It also had a decrease in new listings from 669 in 2023 to 722 in 2022, while inventory climbed by 128 last year, up from 115 in 2022.

Though the possibility of tourist residences could see the class phased out, Three Sisters Mountain Village Properties Limited (TSMVPL) ASPs would be exempt.

The Three Sisters Village ASP, approved by council in October after the Court of Appeal upheld the Land and Property Rights Tribunal’s findings, will include between 900 and 1,300 tourist homes.

Ben Brunnen, the founder and principal of Verum Consulting, who the Town engaged to assist with the work, stated in a January staff report that it would be “subject to discussions with the developer.”


Brunnen pointed out that the Municipal Government Act does not allow towns to levy a vacant property tax, although they can designate subclasses for residential properties.

He pointed out that “it’s likely within this authority for the Town to create a primary residence subclass,” but he added that he “would not be surprised to see someone try to challenge this legally.”

Therese Rogers, the Town’s general manager of corporate services, said that Town staff has conducted a first legal examination of it, and while it is likely to be challenged, everything presented to council will be legally verified and within municipal power.

“That’s part of the work we’re doing and will be doing as administration will be working with legal counsel to make sure what we’re bringing forward is within our authorities and you all as councillors are aware of what we can and can’t do and how we structure programs to make sure we’re compliant,” she said in a statement.

According to Scott Johnson, the Ministry of Municipal Affairs’ press secretary, the Municipal Government Act “provides municipalities with broad autonomy to determine the property taxation model that is most appropriate for their unique local circumstances.”

He stated that the MGA authorizes a council to make a bylaw establishing a sub-class, and that “it is up to municipalities to explain and justify to residents any differences in tax rates for residential sub-classes.”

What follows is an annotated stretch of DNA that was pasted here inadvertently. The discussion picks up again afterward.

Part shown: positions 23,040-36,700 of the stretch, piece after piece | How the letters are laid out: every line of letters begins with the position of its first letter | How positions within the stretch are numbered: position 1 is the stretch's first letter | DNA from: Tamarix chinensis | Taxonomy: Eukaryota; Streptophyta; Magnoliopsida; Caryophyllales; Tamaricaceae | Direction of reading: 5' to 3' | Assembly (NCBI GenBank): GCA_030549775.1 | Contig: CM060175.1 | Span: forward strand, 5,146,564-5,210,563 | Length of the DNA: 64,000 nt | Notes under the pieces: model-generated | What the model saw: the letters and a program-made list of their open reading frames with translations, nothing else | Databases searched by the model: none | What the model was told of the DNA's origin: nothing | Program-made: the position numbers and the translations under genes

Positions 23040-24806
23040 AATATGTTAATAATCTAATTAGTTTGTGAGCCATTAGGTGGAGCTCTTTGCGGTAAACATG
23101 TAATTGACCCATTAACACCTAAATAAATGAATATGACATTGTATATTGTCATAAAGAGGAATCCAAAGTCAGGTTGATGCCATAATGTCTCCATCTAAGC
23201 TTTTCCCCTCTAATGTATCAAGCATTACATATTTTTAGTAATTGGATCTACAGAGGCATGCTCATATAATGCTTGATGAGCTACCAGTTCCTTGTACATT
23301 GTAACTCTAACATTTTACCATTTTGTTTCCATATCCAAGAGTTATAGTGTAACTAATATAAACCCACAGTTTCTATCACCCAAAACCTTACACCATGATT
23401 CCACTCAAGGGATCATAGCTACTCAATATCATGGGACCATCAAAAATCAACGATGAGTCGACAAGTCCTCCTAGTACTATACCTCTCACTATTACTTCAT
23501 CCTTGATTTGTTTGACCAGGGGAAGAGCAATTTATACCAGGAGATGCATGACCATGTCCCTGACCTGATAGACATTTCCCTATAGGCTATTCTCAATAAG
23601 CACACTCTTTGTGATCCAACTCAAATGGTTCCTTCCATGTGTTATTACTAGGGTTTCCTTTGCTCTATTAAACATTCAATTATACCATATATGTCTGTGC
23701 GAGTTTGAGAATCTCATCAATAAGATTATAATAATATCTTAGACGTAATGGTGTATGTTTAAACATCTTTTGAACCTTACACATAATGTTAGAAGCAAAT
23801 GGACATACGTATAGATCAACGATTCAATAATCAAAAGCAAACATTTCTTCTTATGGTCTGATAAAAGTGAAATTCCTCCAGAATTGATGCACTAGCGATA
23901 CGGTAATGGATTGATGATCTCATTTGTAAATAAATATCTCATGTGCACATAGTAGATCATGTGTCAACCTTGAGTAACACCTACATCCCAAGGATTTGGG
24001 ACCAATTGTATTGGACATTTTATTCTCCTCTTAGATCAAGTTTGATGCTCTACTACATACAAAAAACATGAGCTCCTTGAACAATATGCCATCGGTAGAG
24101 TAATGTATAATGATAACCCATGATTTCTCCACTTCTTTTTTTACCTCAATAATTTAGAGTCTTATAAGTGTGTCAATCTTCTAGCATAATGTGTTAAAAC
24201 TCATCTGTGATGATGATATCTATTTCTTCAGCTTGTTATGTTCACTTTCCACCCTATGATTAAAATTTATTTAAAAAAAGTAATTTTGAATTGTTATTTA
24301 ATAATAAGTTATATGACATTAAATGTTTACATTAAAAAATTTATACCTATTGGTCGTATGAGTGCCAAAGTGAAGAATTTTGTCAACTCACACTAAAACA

The MGA mandates local councils to establish a property tax bylaw each year, however the ratio of non-residential to residential rates cannot exceed 5:1. It also allows for varying tax rates for each assessment class or sub-class.

In a Thursday (Feb. 1) hearing before the House of Commons finance committee, Bank of Canada governor Tiff Macklem urged governments throughout the country to collaborate to expand the supply of housing, arguing that monetary policy alone cannot fix inflation. He emphasized that speedier permission times give more assurance in the homebuilding process.

He stated that high borrowing rates can inhibit new residential building by increasing developer expenses and reducing demand for pre-construction signs.

A September report from the Canada Mortgage and Housing Corporation (CMHC) stated that additional housing is required to reduce costs. It anticipated that Alberta has 1.81 million housing units, which would need to be increased to 2.17 million by 2030. However, only 2.09 million units were anticipated to be affected by 2030, resulting in an 80,000-unit shortfall.

CHMC’s rental market report, released on January 31, indicated that rental units had expanded but not kept up with demand, with nationwide rental vacancy falling to 1.5 percent. It discovered that Alberta experienced the fastest population growth between 2022 and 2023, resulting in increased demand for housing and a decrease in supply.

Rotman highlighted that with the global housing crisis, one method will not solve all of the difficulties and must be considered as a whole.

“It’s a very complex problem. “We have a growing population, but we’re not building nearly enough,” he stated. “You add in interest rates and a number of other factors that are hampering construction and it’s obviously going to have an impact.”